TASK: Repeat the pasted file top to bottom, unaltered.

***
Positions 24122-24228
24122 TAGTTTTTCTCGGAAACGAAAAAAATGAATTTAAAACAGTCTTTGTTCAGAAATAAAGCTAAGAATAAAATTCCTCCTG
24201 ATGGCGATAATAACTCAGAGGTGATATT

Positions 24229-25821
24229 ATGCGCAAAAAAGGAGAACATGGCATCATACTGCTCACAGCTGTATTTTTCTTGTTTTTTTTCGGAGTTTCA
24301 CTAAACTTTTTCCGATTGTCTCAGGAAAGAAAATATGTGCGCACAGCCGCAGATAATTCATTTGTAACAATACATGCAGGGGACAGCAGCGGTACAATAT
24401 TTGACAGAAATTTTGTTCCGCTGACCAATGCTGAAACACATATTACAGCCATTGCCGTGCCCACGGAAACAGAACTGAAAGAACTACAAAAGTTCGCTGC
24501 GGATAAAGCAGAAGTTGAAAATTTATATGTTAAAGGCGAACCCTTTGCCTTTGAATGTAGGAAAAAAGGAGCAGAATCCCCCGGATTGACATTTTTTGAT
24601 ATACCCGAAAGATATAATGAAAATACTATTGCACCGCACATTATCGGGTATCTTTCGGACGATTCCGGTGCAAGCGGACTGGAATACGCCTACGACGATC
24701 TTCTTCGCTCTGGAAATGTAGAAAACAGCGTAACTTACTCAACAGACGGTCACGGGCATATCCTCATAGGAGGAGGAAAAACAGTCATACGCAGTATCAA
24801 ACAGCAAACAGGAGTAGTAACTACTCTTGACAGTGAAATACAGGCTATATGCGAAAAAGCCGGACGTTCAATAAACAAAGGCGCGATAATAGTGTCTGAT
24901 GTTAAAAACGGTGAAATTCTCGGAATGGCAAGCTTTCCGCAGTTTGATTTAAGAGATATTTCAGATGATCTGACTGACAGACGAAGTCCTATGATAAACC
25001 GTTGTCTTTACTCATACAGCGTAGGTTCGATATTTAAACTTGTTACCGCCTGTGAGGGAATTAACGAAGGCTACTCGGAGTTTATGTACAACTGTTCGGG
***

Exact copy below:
Positions 24122-24228
24122 TAGTTTTTCTCGGAAACGAAAAAAATGAATTTAAAACAGTCTTTGTTCAGAAATAAAGCTAAGAATAAAATTCCTCCTG
24201 ATGGCGATAATAACTCAGAGGTGATATT

Positions 24229-25821
24229 ATGCGCAAAAAAGGAGAACATGGCATCATACTGCTCACAGCTGTATTTTTCTTGTTTTTTTTCGGAGTTTCA
24301 CTAAACTTTTTCCGATTGTCTCAGGAAAGAAAATATGTGCGCACAGCCGCAGATAATTCATTTGTAACAATACATGCAGGGGACAGCAGCGGTACAATAT
24401 TTGACAGAAATTTTGTTCCGCTGACCAATGCTGAAACACATATTACAGCCATTGCCGTGCCCACGGAAACAGAACTGAAAGAACTACAAAAGTTCGCTGC
24501 GGATAAAGCAGAAGTTGAAAATTTATATGTTAAAGGCGAACCCTTTGCCTTTGAATGTAGGAAAAAAGGAGCAGAATCCCCCGGATTGACATTTTTTGAT
24601 ATACCCGAAAGATATAATGAAAATACTATTGCACCGCACATTATCGGGTATCTTTCGGACGATTCCGGTGCAAGCGGACTGGAATACGCCTACGACGATC
24701 TTCTTCGCTCTGGAAATGTAGAAAACAGCGTAACTTACTCAACAGACGGTCACGGGCATATCCTCATAGGAGGAGGAAAAACAGTCATACGCAGTATCAA
24801 ACAGCAAACAGGAGTAGTAACTACTCTTGACAGTGAAATACAGGCTATATGCGAAAAAGCCGGACGTTCAATAAACAAAGGCGCGATAATAGTGTCTGAT
24901 GTTAAAAACGGTGAAATTCTCGGAATGGCAAGCTTTCCGCAGTTTGATTTAAGAGATATTTCAGATGATCTGACTGACAGACGAAGTCCTATGATAAACC
25001 GTTGTCTTTACTCATACAGCGTAGGTTCGATATTTAAACTTGTTACCGCCTGTGAGGGAATTAACGAAGGCTACTCGGAGTTTATGTACAACTGTTCGGG